Cultural landmarks, sports teams threatened by Saint John budget cuts
SAINT JOHN -- Big spending cuts are coming in Saint John where city hall is trying to claw its way out of a $10 million hole.
Some say the impact may be unthinkable, even threatening city landmarks like the Imperial Theatre, which has been stunning visitors for more than a quarter century.
The iconic facility is itself stunned by the possibility the theatre may lose $500,000 in annual funding from the city -- a loss that could close the doors.
"If we are dealing with a 25 per cent cut, that is definitely one of the options on the table," said Angela Campbell, the Imperial Theatre's executive director.
The facility says there are few other options to offset the loss.
"We don't want to get into a position where we are increasing ticket prices so high that people then can't afford to come here," Campbell said. "That facility actually puts the community on the map."
Stephen Tobias has some sympathy for the financial bind facing city council, but he says a dollar value can't be attached to the Imperial Theatre.
"The city as a whole needs to maintain these kinds of facilities and services in order to be attractive for people to want to live here," said Stephen Tobias of the Saint John Theatre Company. "That's the key."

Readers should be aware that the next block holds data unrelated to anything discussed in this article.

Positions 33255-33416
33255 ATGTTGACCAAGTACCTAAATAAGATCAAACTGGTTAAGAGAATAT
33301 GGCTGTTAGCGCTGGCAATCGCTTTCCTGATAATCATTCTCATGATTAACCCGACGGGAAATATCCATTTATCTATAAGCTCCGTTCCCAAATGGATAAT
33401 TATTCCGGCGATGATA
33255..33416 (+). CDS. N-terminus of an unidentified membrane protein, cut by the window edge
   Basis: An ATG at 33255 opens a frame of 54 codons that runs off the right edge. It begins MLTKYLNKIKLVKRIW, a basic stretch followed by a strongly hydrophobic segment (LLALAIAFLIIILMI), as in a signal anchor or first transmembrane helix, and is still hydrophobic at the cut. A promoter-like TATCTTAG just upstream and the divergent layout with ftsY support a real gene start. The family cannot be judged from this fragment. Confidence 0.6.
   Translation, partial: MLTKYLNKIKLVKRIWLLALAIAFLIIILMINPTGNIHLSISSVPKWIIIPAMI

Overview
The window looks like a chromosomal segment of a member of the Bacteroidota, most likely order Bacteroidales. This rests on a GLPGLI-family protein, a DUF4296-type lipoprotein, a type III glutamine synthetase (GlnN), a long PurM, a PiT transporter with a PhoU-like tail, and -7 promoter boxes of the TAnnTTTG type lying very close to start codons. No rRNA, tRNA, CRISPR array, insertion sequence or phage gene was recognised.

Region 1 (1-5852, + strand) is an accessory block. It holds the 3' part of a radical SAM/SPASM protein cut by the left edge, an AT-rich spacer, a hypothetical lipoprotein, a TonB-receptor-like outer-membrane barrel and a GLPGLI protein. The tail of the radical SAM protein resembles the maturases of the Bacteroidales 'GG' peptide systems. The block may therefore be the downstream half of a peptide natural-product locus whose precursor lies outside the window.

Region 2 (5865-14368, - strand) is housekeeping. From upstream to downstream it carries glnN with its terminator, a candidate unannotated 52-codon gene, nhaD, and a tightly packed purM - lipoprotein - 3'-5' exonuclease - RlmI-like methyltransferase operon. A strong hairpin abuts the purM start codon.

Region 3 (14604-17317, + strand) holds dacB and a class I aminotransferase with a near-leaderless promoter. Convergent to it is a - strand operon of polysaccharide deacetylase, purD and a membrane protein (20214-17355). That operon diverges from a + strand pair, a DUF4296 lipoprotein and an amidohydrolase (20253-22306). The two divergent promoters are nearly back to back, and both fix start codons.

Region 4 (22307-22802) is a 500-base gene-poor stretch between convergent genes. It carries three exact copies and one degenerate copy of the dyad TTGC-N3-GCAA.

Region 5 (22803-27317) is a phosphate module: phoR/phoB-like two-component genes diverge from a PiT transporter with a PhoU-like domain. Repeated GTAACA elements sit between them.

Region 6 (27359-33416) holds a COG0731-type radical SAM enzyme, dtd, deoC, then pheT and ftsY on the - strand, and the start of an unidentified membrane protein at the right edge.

In an open letter released today, Mayor Don Darling said tough choices need to be made.
"Our sole focus must be addressing our deficit," Darling wrote. "If we do not address our deficit as a team, then we do not deserve the right to govern."
Facing a $10 million budget shortfall, the city is looking for new ways to save money or to make money, and it's not just cultural institutions like the Imperial Theatre that could be targeted. Sports organizations and playing fields are also under the microscope.
Field rentals are going up, again.
"We can live with the rates that they have this year," said Kevin Ferguson, the manager of the Saint John Alpines baseball club. "It's a reasonable increase."
But Ferguson is worried about possible increases next year and beyond.
"There are inflationary increases which I can understand, but 175 percent increase in field costs over a three-year period from last year will not make the team sustainable in the future," Ferguson said.
Tough decisions are coming and the mayor says he wants the deficit issue resolved before municipal elections in May.